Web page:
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Should we use UDP or TCP

Discussion in 'Connected Games' started by Christian-Tucker, Jul 16, 2014.

  1. Christian-Tucker

    Christian-Tucker

    Joined:
    Aug 18, 2013
    Posts:
    364
    I've been doing a lot of research on TCP/UDP/RUDP lately and most of it is because my friend who is a Unity freak is near-completion of this MoBA(Multiplayer online Battle Arena) single-player prototype and has asked me to work on the server-side of the networking while he writes the Client-API. I told him that I was up to the challenge, mostly for a learning experience, but helping him out was definitely on my mind. I'm fairly familiar with standard IO TCP Networking, however the problem with that is the Standard IO is blocking, so I would have to study on some NIO Libraries, (Looking at you, Netty). However, some-people have stated that I would be better off using UDP/RUDP.

    The problem I've found during my studies with UDP/RUDP is the way that messages will occur. Considering we're going to be working on an authoritative server approach, it's fairly important that things like movement/item activation arrive. In the order that you activate them. For instance, if a player uses an healing item, then an ability that takes 1.5 seconds to cast. If the ability is casted before the item is consumed for some reason (Typically because of UDP Packets not being ordered) it could cause death, and players screaming "Glitches, Fix them." -- This would lead me to stare at the TCP Connections; However then I would be dealing with Latency problems from my studies. However anything under 200 Latency should be fine for this type of game, and we're not really expecting people from across the world to play without the expectation of a little lag.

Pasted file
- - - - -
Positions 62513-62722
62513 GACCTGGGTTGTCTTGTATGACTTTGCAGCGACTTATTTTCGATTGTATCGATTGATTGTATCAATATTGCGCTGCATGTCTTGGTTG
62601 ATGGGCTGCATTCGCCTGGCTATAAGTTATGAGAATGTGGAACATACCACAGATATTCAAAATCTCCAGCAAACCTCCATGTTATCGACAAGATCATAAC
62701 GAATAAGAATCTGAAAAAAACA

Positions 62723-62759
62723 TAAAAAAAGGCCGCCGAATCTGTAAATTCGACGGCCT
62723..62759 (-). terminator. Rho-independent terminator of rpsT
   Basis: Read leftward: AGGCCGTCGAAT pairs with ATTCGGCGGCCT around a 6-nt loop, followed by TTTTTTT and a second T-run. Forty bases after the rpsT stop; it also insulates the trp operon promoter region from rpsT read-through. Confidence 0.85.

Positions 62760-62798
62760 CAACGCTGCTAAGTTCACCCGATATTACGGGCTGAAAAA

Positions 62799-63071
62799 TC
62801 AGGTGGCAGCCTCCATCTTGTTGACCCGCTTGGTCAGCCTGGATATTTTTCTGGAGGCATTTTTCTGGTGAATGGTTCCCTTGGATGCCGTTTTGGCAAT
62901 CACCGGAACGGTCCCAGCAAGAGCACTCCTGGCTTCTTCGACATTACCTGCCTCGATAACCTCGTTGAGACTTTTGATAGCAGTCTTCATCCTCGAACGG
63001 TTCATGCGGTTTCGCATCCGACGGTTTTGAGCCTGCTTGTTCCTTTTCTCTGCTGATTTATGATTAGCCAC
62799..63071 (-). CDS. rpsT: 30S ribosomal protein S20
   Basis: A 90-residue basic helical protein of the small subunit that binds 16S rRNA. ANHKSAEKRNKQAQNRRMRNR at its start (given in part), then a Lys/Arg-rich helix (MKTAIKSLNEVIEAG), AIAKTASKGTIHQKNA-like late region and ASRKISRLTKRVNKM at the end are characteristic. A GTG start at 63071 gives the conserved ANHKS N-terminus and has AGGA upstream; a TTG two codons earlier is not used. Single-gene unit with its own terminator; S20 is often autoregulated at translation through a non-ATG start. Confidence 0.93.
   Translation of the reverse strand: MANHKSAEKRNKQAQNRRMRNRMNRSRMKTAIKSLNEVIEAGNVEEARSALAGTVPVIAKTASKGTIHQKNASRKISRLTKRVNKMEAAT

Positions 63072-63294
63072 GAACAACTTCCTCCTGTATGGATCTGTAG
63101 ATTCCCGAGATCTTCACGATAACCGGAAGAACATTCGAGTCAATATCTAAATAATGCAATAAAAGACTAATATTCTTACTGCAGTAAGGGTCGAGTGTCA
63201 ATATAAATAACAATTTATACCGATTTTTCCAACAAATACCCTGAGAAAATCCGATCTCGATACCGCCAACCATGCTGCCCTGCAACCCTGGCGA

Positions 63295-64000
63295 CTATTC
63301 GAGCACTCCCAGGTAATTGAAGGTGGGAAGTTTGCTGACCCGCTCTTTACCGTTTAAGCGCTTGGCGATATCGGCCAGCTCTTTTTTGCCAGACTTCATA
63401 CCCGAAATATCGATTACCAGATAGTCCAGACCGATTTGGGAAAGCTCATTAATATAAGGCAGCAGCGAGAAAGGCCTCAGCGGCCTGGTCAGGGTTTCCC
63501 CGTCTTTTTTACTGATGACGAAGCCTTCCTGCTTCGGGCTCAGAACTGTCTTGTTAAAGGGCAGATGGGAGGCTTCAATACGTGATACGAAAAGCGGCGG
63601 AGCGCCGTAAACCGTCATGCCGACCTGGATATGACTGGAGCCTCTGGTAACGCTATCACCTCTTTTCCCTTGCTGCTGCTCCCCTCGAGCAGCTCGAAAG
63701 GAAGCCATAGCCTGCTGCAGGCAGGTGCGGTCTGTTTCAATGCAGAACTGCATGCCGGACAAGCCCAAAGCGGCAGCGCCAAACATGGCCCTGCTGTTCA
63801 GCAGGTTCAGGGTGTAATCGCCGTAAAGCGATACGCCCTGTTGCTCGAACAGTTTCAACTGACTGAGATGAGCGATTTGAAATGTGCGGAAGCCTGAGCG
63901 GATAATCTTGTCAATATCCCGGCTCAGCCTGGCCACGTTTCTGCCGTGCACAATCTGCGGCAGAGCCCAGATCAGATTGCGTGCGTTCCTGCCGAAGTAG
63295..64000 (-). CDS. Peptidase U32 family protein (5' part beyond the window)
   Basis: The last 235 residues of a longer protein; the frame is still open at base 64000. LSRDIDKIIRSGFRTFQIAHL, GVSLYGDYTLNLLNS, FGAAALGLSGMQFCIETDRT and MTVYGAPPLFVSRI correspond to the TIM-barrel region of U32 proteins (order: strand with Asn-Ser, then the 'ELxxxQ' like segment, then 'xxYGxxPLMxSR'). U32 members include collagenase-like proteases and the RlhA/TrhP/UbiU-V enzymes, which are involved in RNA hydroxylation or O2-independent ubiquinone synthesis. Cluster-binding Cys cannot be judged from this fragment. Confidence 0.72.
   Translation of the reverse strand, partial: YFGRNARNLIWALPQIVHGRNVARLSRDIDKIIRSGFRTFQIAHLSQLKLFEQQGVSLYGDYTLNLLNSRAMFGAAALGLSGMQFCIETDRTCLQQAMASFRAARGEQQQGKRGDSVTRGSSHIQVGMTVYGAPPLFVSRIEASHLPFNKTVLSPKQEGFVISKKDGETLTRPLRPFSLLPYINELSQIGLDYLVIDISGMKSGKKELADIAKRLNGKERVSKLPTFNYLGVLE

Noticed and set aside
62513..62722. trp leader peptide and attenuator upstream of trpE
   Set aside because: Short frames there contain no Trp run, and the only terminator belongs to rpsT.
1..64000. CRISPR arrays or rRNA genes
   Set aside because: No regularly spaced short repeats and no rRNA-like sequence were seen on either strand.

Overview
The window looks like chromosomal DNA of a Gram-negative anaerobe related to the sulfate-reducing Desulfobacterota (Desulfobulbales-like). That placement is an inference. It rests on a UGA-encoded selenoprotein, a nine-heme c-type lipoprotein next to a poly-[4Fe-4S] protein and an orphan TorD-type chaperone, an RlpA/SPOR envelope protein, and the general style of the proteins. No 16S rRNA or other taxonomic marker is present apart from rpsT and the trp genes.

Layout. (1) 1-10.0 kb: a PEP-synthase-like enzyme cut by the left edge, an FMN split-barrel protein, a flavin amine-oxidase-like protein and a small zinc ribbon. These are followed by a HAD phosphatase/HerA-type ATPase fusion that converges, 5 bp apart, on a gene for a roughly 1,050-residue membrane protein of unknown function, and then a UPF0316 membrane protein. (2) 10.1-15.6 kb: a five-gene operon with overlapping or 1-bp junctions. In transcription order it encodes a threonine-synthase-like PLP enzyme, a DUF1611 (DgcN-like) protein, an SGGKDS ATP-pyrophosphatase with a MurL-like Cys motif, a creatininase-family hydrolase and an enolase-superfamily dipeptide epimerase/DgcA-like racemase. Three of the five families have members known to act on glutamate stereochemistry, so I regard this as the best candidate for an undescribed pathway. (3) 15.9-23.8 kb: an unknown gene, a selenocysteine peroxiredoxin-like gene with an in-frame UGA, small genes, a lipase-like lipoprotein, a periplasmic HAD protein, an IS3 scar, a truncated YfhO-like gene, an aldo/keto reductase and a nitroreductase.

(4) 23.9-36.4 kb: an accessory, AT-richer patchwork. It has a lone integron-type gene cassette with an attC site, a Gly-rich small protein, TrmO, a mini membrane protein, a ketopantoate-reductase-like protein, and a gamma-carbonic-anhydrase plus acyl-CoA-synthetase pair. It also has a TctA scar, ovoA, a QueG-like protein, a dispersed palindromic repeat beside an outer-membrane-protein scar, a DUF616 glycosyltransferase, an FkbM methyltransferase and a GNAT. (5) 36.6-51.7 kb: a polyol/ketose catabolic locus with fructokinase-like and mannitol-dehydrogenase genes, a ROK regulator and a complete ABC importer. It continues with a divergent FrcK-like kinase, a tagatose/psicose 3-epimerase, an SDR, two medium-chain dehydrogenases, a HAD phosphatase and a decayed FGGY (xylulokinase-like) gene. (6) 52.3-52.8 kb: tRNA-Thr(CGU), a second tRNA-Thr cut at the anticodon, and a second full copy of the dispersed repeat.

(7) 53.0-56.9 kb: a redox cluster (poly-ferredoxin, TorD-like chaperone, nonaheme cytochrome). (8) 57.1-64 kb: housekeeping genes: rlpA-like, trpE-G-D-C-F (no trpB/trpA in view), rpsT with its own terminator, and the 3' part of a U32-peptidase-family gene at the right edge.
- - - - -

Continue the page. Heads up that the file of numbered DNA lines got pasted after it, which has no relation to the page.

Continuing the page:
So this brings me down to the question... For this particular application:
    • Handles all users connected - Users not in game don't transfer any data besides for chat, if being used.
    • Players in a game (Instanced, each game will have its own game-thread) will be moving around constantly in a 2D Environment (3D world using 2 axis')
    • Ordered arrival of packets is required
    • Losing Data is a Critical problem.

    The only reason I'm really asking this question is because of the use of Reliable UDP which crosses out the "Losing data" issue, from my understanding, which makes this a question worth asking.
     
  2. Erik-Juhl

    Erik-Juhl

    Unity Technologies

    Joined:
    Jul 11, 2012
    Posts:
    59
    The main reason people would choose UDP/RUDP over TCP is because of how TCP handles out of order packets. You may only care about the most recently received packet and want that as soon as it arrives. In TCP, if your most recently received packet is not the next one in sequence, TCP will not deliver it to you until everything else has been received.

    If you need to guarantee sequence and delivery then just use TCP. If you need to guarantee sequence and delivery plus get the most recent packets as soon as they arrive, then use RUDP.
     
    rigidbuddy likes this.
  3. Christian-Tucker

    Christian-Tucker

    Joined:
    Aug 18, 2013
    Posts:
    364